You can read my review of Temples debut album, ‘Sun Structures’ published via adamNOTeve, here. Advertisements
The first thing I read about DMA’s is that, ‘All the people in the picture look like the product of multi-generational in breeding.’ So that was a good introduction into I OH YOU’s newest signing if any. Furthermore, the band have never played live but are expected to announce a tour for March.
Sonically, from their first single,‘Delete’ off their self-titled EP, they sound like a mix of Oasis using the vocals of Dylan Frost from Sticky Fingers. The second reference is no surprise considering that the clip was filmed in the same house that features at the end of Sticky Fingers, ‘Australia Street’ video and also has a cameo by Paddy (Bassist of Sticky Fingers). Furthermore, the artwork was done by talented Sydney artist Total Bore. In short, this single not only showcases a damn fine up and coming band but also the talent within Sydney. You can watch this song below.
Well about bloody time, Chet Faker’s debut album, ‘Built On Glass’ has finally been announced and will be dropping on the 11th of April globally via Future Classic. From this track alone, it is no surprise why he has signed to Future Classic with the chopped up beats. However, it stands out because Nicholas Murphy brings in his own signature jazz and soul elements.
Murphy has always been a sensitive man when it comes to songwriting and ‘Talk is Cheap’ is no exception. He reflects upon the meaningless of conversation in the place of physical connection but there is a sense of irony as through his ‘talk’ he is gradually uncovered in the clip.
The piece begins with a haunting, souful saxophone solo that underlines the entire song, adding depth to an otherwise repetitive backing drum beat. Although, it comes into its own with Murphy’s stirring vocals that have made him stand out amongst many other vocalists. As the track, sadly, comes to an end Murphy begins to loop his voice over itself to further reinforce the meaning of the song.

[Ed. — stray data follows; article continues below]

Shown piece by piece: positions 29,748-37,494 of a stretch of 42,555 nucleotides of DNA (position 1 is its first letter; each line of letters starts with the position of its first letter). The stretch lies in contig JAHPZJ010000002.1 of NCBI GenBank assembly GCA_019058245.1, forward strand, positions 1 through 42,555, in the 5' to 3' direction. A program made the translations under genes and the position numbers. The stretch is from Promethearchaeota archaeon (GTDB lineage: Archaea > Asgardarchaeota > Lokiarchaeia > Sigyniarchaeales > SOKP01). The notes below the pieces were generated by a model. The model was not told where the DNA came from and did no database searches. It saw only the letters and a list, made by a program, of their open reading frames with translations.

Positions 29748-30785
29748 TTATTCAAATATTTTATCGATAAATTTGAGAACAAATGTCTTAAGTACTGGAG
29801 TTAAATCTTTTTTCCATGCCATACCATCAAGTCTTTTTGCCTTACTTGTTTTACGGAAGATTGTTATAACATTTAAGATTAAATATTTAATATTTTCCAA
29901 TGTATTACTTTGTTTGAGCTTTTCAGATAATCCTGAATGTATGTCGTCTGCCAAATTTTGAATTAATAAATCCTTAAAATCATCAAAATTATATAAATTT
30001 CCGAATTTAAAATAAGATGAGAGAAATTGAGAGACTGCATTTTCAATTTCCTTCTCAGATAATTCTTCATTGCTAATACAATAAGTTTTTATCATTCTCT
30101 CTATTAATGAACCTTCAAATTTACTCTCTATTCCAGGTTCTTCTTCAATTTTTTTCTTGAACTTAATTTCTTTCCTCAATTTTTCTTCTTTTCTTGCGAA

‘Talk Is Cheap’ is a welcome addition to Murphy’s discography and acts as a good sign for the rest of the album that has finally appeared. Indeed, this strength lies within Murphy’s unique vocals, his jazz elements and not the steady drum beat.
From the moment I came across the name Mt. Warning and his press shot my gaze could not left it, there was a magnetism to it that extends to his music. For the most part, I find singer-song writers rather annoying and often overly emotional. However, Mt. Warning has changed my mind with his burgeoning tones and smooth instrumentals in his latest single, ‘Midnight Dawn’.
The song and video compliment each other cleverly because Mt. Warning explores the sacrifices he has made for his career. Alone though this is nothing impressive, merely a well-thought out music video but the voice of Mikey Bee (vocals) takes it to another level, shaping it into a heartfelt experience as we hear and see him unload the emotional baggage that he drags with him.
Furthermore, Mt. Warning is not just a one-trick pony but his other singles, such as, ‘Forward Mile’ and ‘Burn Again’ up his sleeve he is as sure hell going to an enticing performance to watch at the beginning of Laneway Festival. You can stream all his work off his Souncloud, here. His debut album will be released the 28th of March.
You can read my review of Southbound, published via adamNOTeve, here.
Following the ilk of Wave Racer and Cosmo’s Midnight, another albeit a more noticeable member has joined the new-wave of electronic Australian producers going by the name of Basenji. Basenji has just dropped his latest single, ‘Dawn’ and has also signed to Sydney-based management, ASTRAL PEOPLE. This signing speaks volumes of the expectation behind this beat-smith but it’s safe to say so far that he is meeting them.